Joseph's Tomb - History of The Identification and Use of The Site - Since 2000

Since 2000

After the events of October 2000, the IDF prohibited Israeli access to the tomb. As a result of Operation Defensive Shield, Nablus was reoccupied by the IDF in April 2002, with severe damage to the historic core of the city, where 64 heritage buildings suffered serious damage or were destroyed. Some Breslov hasidim and others began to take advantage of the new circumstances to visit the site clandestinely under the cover of darkness, evading army and police checkpoints. Eventually Joseph’s tomb was once more open to visits. In May 2002, Israeli soldiers mistakenly opened fire on a convoy of settlers taking advantage of an ongoing incursion in Nablus to visit the tomb. Seven settlers were arrested by the army for illegally entering a combat zone. As a result of Operation Defensive Shield, the tomb was retaken by the IDF and shortly afterwards, in response to numerous requests, they renewed guarded tours of the tomb. One day every month at midnight as many as 800 visitors were allowed to pray at the gravesite. These visits were designed to prevent unauthorized and unprotected clandestine visits, mainly by Breslav Hassidim. However, in October, citing security reasons, Israel re-imposed a ban on Jewish pilgrims obtaining special permits and travelling to the tomb.

In February 2003 it was reported in the Jerusalem Post that the grave had been pounded with hammers and that the tree at its entrance had been broken; car parts and trash littered the tomb which had a "huge hole in its dome." Bratslav leader Aaron Klieger notified and lobbied government ministers about the desecration, but the IDF said it had no plans to secure or guard the site, claiming such action would be too costly.

In February 2007, thirty five Knesset members (MKs) wrote to the army asking them to open Joseph's Tomb to Jewish visitors for prayer. In May 2007, Breslov hasidim visited the site for the first time in two years and later on that year, a group of hasidim found that the gravesite had been cleaned up by the Palestinians. In the past few years the site had suffered from neglect and its appearance had deteriorated, with garbage being dumped and tires being burned there.

In early 2008, a group of MKs wrote a letter to the Prime Minister asking that the tomb be renovated: "The tombstone is completely shattered, and the holy site is desecrated in an appalling manner, the likes of which we have not seen in Israel or anywhere else in the world." In February, it was reported that Israel would officially ask the Palestinian Authority to carry out repairs at the tomb, but in response, vandals set tires on fire inside the tomb. In December 2008, Jewish workers funded by anonymous donors painted the blackened walls and re-built the shattered stone marker covering the grave.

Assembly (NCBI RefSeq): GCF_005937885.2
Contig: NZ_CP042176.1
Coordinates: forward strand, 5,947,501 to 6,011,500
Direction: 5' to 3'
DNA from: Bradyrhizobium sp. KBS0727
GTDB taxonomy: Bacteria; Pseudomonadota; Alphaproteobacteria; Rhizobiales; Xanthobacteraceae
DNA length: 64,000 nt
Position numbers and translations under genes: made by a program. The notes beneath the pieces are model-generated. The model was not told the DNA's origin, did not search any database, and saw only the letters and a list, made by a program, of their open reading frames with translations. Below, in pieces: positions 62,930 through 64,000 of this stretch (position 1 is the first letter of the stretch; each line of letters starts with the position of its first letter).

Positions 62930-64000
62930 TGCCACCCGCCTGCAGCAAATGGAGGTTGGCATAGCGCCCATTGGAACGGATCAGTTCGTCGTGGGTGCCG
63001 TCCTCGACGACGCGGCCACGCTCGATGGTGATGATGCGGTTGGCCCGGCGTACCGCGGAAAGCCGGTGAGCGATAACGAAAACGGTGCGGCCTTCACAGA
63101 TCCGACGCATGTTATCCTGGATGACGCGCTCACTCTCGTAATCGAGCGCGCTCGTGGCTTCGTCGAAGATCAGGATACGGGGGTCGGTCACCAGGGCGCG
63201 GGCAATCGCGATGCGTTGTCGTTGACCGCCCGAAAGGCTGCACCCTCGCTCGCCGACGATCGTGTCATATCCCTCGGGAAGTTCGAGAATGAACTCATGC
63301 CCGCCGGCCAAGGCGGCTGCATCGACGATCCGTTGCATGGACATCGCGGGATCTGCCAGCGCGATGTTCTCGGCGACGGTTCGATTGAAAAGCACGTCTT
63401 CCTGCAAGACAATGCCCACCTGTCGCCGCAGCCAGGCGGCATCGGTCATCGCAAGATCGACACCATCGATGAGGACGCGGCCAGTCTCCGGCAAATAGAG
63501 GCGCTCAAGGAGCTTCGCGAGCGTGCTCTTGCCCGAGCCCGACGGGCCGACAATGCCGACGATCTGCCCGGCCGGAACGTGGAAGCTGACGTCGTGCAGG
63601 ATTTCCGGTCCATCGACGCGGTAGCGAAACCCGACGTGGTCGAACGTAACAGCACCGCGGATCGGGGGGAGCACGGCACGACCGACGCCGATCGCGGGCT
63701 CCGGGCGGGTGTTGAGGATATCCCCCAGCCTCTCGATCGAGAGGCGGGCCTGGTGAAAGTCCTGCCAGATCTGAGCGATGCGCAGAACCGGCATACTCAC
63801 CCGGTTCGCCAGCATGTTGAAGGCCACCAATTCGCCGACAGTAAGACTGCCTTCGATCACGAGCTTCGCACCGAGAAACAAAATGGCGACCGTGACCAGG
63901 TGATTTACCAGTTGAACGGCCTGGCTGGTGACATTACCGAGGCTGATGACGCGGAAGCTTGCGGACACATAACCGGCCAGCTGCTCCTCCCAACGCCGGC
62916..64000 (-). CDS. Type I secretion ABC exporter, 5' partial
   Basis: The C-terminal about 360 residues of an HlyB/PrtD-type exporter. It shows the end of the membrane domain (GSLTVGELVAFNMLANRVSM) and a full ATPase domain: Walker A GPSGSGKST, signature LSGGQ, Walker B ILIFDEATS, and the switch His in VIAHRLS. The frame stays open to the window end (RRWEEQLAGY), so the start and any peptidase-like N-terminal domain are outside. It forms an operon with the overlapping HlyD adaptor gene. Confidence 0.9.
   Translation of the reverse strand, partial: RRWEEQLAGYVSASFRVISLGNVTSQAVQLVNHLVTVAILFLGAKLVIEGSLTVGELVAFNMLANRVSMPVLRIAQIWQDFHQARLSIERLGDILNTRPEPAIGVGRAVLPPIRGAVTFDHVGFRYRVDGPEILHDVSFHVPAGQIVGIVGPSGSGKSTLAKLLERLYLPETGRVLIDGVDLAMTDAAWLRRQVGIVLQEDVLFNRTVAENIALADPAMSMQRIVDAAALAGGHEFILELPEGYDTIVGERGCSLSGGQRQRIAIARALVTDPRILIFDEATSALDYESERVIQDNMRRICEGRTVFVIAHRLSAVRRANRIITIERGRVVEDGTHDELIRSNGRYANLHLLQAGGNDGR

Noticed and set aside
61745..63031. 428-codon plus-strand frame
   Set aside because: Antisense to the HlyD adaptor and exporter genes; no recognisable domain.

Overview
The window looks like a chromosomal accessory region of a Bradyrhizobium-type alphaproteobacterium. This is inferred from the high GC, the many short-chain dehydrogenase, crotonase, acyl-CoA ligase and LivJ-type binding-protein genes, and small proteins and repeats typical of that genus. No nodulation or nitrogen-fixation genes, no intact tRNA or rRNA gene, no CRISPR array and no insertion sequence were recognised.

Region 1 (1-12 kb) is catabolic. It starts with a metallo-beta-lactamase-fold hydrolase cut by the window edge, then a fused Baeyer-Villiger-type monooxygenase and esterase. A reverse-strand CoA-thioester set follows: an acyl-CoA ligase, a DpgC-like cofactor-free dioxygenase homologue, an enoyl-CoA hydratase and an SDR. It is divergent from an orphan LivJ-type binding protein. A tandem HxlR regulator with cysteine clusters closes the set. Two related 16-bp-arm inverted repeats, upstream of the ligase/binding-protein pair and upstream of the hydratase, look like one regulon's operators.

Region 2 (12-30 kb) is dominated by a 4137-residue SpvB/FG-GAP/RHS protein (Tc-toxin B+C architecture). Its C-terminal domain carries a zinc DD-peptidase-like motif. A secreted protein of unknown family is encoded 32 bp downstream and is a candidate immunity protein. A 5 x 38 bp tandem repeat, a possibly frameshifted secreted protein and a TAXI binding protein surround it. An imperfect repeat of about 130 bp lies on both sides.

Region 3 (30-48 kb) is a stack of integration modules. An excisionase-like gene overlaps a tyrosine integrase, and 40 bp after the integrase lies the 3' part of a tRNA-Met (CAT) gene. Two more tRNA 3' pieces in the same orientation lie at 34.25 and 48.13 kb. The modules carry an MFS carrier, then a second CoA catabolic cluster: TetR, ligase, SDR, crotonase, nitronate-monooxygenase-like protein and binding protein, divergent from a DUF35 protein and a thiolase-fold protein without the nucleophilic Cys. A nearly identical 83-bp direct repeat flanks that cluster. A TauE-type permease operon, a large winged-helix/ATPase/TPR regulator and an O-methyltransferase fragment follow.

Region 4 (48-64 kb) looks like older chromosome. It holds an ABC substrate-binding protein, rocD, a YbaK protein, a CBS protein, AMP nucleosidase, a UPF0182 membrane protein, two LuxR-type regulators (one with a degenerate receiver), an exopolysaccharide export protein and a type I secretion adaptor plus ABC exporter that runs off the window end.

As of 2009, monthly visits to the tomb in bullet-proof vehicles under heavy IDF protection are organised by the Yitzhar based organization Shechem Ehad. In late April 2009, a group of Jewish worshipers found the headstone smashed and swastikas painted on the walls, as well as boot prints on the grave itself.

In August 2010, it was reported that the IDF and the Palestinian Authority reached an agreement on renovating the site. Israel's chief rabbis, Yona Metzger and Shlomo Amar, visited and prayed at the tomb along with 500 other worshippers, the first such visit by a high-ranking Israeli delegation in 10 years.

On April 24, 2011, Palestinian Authority police officers opened fire on three cars of Israeli worshipers after they finished praying at Joseph's Tomb. An Israeli citizen was killed and three others were wounded. The fatality was identified as Ben-Joseph Livnat, 25, the nephew of Culture Minister Limor Livnat. Both the Israel Defense Forces and Palestinian Authority ordered investigations into the incident. According to an initial investigation, three cars full of Israelis entered the compound of Joseph's Tomb without coordination with the Israeli military or Palestinian security forces and then tried to break through a Palestinian Authority police checkpoint. The IDF investigation concluded that the Palestinian police officers had acted "maliciously" and with the intent to harm the Jewish worshipers. IDF Chief of Staff Benny Gantz added that they fired "without justification and with no immediate threat to their lives."

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